We recognize that there is some dispute regarding the question of whether a sale of a counterfeit item to a plaintiff's investigator or agent by itself constitutes an act of trademark infringement. Compare Chloe v. Designerslmports.com USA, Inc., No. 07-CV-1791, 2009 WL 1227927, at *10 (S.D.N.Y. April 30, 2009) (citing cases and ruling that "clearly established law and common sense" dictate the conclusion that evidence gathered by investigators posing as consumers are admissible in trademark disputes), with Mattel v. Anderson, No. 04 Civ. 5275, 2005 WL 1690528, at *2 (S.D.N.Y. July 18, 2005) (holding that purchase by plaintiff's investigator did not confer specific jurisdiction because the purchase "ha[d] nothing to do with" the trademark ' infringement claims since the purchaser "cannot claim to have been confused as to with whom he was dealing"). Indeed, this question is what consumed much of the district court's initial opinion. Chloe I, 571 F.Supp.2d at 524-25. We also recognize that our Court has not yet determined how so-called "manufactured contacts" ought to be treated for purposes of trademark infringement claims. Nevertheless, because our holding in the instant case is that an employee's single act of shipping a bag" any bag, not necessarily a counterfeit one — into the State of New York, combined with the employer's other business activity involving the State of New York, gives rise to an inference that the defendant "purposefully avail[ed himsel[f] of the privilege of conducting activities within the forum State, thus invoking the benefits and protections of its laws," Burger King, 471 U.S. at 475, 105 S.Ct. 2174, we leave for another day the question of whether the "single act" of shipping the counterfeit bag to an agent of the plaintiff, by itself, constitutes an act of trademark infringement.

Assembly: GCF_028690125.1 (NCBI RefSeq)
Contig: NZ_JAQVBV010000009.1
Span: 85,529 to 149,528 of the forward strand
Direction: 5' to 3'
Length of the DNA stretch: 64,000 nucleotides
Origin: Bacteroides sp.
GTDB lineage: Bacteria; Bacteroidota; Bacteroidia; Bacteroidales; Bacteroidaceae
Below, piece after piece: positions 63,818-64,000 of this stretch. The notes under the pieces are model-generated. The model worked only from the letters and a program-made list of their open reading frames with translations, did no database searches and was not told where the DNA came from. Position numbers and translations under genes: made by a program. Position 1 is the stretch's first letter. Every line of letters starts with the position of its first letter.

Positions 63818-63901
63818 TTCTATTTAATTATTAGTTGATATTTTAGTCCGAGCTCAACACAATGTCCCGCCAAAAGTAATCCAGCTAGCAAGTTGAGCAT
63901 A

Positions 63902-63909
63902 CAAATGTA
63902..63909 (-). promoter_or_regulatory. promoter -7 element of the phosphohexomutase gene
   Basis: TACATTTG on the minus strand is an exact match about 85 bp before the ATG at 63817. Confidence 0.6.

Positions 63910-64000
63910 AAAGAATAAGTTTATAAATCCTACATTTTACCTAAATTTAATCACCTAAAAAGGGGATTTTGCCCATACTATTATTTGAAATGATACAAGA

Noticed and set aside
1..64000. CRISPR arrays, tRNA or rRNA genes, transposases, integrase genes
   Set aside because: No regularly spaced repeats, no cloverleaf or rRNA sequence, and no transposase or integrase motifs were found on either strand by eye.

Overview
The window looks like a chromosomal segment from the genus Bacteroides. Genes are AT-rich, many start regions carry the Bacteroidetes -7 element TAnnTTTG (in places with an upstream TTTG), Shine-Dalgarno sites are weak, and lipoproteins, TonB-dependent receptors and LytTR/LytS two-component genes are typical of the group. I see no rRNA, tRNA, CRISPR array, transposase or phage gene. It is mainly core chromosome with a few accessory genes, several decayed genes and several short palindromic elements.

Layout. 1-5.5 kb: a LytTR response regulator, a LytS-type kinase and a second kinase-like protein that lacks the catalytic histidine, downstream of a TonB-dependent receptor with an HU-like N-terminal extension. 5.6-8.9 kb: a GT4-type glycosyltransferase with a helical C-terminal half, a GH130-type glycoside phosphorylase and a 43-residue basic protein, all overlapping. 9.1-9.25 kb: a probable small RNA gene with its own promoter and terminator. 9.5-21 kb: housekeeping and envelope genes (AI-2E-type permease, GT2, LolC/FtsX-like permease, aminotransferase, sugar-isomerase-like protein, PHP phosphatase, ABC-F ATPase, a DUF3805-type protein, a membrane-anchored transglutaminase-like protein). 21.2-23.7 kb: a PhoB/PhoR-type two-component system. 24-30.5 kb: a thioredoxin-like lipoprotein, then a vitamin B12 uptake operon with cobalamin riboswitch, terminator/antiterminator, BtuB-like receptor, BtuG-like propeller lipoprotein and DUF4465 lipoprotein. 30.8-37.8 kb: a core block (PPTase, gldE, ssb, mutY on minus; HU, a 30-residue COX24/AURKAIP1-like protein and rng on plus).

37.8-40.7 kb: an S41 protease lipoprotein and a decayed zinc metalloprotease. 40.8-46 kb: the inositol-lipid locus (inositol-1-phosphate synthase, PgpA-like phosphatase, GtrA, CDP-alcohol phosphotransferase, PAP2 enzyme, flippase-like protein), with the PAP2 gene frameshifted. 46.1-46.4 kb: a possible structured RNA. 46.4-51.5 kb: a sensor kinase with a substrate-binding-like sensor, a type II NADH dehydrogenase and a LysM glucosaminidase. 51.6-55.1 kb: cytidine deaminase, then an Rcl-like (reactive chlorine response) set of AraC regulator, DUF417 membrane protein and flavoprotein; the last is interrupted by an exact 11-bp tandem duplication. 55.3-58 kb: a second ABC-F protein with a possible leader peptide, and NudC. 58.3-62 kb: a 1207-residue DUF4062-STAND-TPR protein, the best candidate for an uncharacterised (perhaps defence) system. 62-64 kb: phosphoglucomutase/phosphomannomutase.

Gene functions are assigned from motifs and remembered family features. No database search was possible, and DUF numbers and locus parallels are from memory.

B. Queen Bee's Contacts with New York
Having identified the single act of an out-of-state defendant employee shipping an item into New York, we next review the record as it relates to Queen Bee's contacts with New York. In this regard, we note that both New York's long-arm statute and the Due Process Clause require that Queen Bee's contacts with New York have some connection to Chloe's trademark infringement claim. See Helicopteros, 466 U.S. at 414, 104 S.Ct. 1868 (noting that specific jurisdiction is proper "[w]hen a controversy is related to or 'arises out of a defendant's contacts with the forum"); Chaiken v. W Publ'g Corp., 119 F.3d 1018, 1028 (2d. Cir. 1997) (same); Kreutter, 527 N.Y.S.2d 195, 522 N.E.2d at 43 (requiring "substantial relationship" between single act transaction "and the claim asserted" under N.Y. C.P.L.R. § 302(a)(1)); McGowan v. Smith, 52 N.Y.2d 268, 437 N.Y.S.2d 643, 419 N.E.2d 321, 323 (1981) (requiring "some articulable nexus between the business transacted and the cause of action sued upon").